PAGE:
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Where's the Check-and-Balance?
By Amy E. Wong

Picture By Dewonger
On Jan. 10, President Bush officially announced his plans to increase the number of troops in Iraq by 20,000 and the number of soldiers and marines in the U.S. military by 92,000. Not only is this going to set the U.S. government $8.5-trillion-debt back by hundreds of billions of dollars, but it is also incurring the indignant wrath of American citizens, military officials, and lawmakers alike.

The Washington Post tallied up the ways in which Bush is defying both resistance and advice:

  1. "Pentagon insiders say members of the Joint Chiefs of Staff have long opposed the increase in troops and are only grudgingly going along with the plan because they have been promised that the military escalation will be matched by renewed political and economic efforts in Iraq."
  2. "Gen. John P. Abizaid, the outgoing head of the Central Command, said less than two months ago that adding U.S. troops was not the answer for Iraq."
  3. "There is little question that more troops for Iraq seemed far from the conventional wisdom in Washington after the beating Bush and the Republican Party took in the midterm elections Nov. 7."
  4. "[W]hen Bush met with Iraqi Prime Minister Nouri al-Maliki in Amman, Jordan, on Nov. 30, Maliki did not ask for more American troops as part of a new Baghdad security plan he presented to Bush, U.S. officials said."
  5. "[The Iraq Study Group] delivered its recommendations, including proposing a high-level dialogue with Iran and Syria to help stabilize Iraq and setting a goal of early 2008 for the removal of almost all U.S. combat troops."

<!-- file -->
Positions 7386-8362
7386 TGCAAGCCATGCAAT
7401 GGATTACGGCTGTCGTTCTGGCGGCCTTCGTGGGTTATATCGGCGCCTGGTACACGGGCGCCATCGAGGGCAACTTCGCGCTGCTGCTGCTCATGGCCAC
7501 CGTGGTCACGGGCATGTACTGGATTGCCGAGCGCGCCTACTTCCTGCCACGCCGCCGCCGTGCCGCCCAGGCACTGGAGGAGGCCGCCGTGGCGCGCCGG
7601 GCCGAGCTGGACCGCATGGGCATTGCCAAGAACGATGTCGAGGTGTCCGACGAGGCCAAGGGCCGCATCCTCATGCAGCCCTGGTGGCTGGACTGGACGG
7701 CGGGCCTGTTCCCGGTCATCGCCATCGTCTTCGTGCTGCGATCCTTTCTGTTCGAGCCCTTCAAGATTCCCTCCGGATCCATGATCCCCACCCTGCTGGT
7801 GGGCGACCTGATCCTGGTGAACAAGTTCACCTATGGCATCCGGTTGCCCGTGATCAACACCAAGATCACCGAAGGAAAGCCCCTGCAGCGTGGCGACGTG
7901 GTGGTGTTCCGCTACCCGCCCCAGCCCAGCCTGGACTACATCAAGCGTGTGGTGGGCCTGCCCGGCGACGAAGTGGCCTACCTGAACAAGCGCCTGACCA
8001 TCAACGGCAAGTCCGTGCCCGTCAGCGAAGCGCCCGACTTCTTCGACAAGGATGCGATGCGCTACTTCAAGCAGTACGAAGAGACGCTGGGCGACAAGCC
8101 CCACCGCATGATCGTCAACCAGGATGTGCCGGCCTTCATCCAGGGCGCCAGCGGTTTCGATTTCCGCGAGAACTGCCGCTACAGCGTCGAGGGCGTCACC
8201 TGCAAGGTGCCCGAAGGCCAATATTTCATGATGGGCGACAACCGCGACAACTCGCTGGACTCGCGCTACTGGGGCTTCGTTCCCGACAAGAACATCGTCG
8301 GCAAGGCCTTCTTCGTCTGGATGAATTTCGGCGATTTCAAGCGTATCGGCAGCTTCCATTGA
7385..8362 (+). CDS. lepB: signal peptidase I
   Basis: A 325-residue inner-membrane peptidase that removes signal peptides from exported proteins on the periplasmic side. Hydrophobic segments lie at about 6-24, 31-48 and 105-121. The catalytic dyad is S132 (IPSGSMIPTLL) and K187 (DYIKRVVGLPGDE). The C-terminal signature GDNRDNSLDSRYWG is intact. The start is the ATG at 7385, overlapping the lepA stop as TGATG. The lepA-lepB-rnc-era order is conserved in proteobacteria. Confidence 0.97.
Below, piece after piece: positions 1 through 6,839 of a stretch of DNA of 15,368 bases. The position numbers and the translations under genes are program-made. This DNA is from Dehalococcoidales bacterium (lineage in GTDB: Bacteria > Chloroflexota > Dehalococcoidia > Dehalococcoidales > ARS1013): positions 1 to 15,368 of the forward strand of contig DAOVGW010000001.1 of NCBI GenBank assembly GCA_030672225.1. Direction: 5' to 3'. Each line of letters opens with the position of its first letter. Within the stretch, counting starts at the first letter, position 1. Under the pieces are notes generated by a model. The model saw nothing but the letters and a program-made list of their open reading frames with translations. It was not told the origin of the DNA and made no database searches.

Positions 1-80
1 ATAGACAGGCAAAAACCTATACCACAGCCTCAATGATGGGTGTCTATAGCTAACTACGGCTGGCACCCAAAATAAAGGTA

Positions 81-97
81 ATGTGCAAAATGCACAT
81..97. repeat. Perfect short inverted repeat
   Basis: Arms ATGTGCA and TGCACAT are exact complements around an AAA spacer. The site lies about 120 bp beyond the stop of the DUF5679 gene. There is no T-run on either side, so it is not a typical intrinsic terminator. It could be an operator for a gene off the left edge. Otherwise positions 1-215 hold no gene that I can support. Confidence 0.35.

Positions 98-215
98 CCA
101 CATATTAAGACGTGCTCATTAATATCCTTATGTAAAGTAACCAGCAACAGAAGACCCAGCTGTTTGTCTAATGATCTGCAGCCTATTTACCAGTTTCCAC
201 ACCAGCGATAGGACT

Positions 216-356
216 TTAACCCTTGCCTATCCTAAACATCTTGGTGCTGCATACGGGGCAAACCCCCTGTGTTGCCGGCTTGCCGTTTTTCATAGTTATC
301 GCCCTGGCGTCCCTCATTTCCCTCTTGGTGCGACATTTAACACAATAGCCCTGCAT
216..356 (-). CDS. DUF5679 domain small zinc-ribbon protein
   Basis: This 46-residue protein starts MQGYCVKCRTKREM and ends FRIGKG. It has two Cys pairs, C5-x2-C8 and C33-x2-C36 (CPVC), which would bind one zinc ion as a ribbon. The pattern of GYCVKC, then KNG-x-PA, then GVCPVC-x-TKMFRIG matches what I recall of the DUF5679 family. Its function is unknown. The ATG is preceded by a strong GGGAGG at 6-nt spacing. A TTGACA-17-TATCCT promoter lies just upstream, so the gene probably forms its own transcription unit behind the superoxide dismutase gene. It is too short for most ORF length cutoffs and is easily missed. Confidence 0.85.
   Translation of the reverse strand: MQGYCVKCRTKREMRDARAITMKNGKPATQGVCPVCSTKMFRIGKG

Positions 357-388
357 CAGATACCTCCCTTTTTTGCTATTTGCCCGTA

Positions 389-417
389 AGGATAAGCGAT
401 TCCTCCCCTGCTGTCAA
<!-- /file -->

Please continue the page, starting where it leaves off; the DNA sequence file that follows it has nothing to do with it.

Congress has even piped in their strong opposition. Four days after House Speaker Nancy Pelosi (D-CA) hinted at resisting a troop surge, Senator Edward Kennedy (D-MA) dubbed the Iraq War as Bush's Vietnam and proposed legislation that would block funding for additional troops without Congressional approval. While Bush's approval ratings have dipped to an all-time low, several Republican lawmakers who once supported Bush's war strategy are jumping ship.

Despite all the concerns that plague us here in America, President Bush doggedly forges ahead with his plan to win the War in Iraq. In a 60 Minutes special on Jan. 14, Bush said that he will “keep explaining” his plans in order to overcome public and Congressional resistance. He asserted that he—not Congress—holds authority on military decisions. Ultimately, Bush holds responsibility for the future well-being of both our country and Iraq.

I understand that President Bush is trying to stamp out terrorism and make our world a safer and better place, but he is isolating himself from others who offer him help. There are alternatives strategies that our country can adopt.

It is not necessary for us to plant ourselves in Iraq’s infrastructure for an undisclosed amount of time. Rather, it seems wiser to train Iraqi soldiers, and then let them have increasing defensive responsibility while we slowly withdraw our troops. They can handle matters with insurgents while we handle matters with Al Qaeda. We need to step back, reevaluate, and prioritize. Sadly, the decision has been made. It is too late.

It seems that we, as a country, have no influence on the decisions of our leader.

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